Cloud Security Principle 14: Secure use of the service

Created:  22 Sep 2016
Updated:  22 Sep 2016
The security of cloud services and the data held within them can be undermined if you use the service poorly. Consequently, you will have certain responsibilities when using the service in order for your data to be adequately protected.

The extent of your responsibility will vary depending on the deployment models of the cloud service, and the scenario in which you intend to use the service. Specific features of individual services may also have bearing. For example, how a content delivery network protects your private key, or how a cloud payment provider detects fraudulent transactions, are important security considerations over and above the general considerations covered by the cloud security principles. 

With IaaS and PaaS offerings, you are responsible for significant aspects of the security of your data and workloads. For example, if you procure an IaaS compute instance, you will normally be responsible for installing a modern operating system, configuring that operating system securely, securely deploying any applications and also maintaining that instance through applying patches or performing maintenance required.



  • understand any service configuration options available to you and the security implications of your choices
  • understand the security requirements of your use of the service
  • educate your staff using and managing the service in how to do so safely and securely





Enterprise managed devices

The service is accessed from devices under your control

A single compromised device would have access to any data, functionality or credentials accessible to authorised users of that device. However since the devices are under your control you can configure them securely.

See our End User Devices Security Guidance for advice in this area.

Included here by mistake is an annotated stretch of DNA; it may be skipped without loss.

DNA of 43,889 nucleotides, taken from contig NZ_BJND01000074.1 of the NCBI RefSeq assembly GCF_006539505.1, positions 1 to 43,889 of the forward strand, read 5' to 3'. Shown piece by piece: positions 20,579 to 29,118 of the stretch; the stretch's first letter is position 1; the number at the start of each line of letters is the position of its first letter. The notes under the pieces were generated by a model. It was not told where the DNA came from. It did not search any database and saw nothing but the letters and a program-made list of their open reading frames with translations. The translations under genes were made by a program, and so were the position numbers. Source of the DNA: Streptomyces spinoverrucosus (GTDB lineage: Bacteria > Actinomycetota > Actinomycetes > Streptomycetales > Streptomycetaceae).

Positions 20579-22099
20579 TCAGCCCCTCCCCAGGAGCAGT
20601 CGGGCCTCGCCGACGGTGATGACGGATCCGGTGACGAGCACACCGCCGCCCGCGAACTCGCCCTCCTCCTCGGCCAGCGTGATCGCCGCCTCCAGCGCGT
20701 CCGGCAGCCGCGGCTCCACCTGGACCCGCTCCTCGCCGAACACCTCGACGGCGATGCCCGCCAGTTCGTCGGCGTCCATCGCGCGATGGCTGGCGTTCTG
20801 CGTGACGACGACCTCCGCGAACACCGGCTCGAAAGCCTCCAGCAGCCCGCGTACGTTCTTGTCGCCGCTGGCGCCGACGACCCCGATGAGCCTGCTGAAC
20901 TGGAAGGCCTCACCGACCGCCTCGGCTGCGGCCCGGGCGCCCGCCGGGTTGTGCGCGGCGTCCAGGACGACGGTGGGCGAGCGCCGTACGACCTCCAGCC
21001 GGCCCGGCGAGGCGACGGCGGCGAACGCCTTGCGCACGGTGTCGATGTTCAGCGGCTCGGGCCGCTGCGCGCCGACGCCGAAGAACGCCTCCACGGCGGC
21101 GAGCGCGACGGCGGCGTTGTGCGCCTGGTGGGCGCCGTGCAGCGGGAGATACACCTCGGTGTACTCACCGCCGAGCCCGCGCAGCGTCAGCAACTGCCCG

Partner managed devices

The service is accessible from devices you understand the configuration of, or have some control over. For example, via contractual clauses or conformance with your security requirements.

A single compromised device would have access to any data, functionality or credentials accessible to authorised users of that device, so it’s important to ensure the configuration is adequate.

If you rely on contracts to enforce your security requirements with partners, then they need to be well written to ensure they will be effective.

Unknown devices

You have little knowledge of the configuration or state of devices accessing the service.

It is impossible for you to identify compromised devices, so you should assume that a non-zero percentage of devices will be compromised.


Additional Notes - End user devices connecting to the service

As well as risks to the cloud service, anything you build upon the service and your data, you should consider the risks relating to your enterprise networks and the end user devices connected to the service.

For some of your data and workloads it may be appropriate to require the use of enterprise-issued and managed devices with an appropriate configuration to ensure sufficient security. Risks associated with different options are described in the table above.

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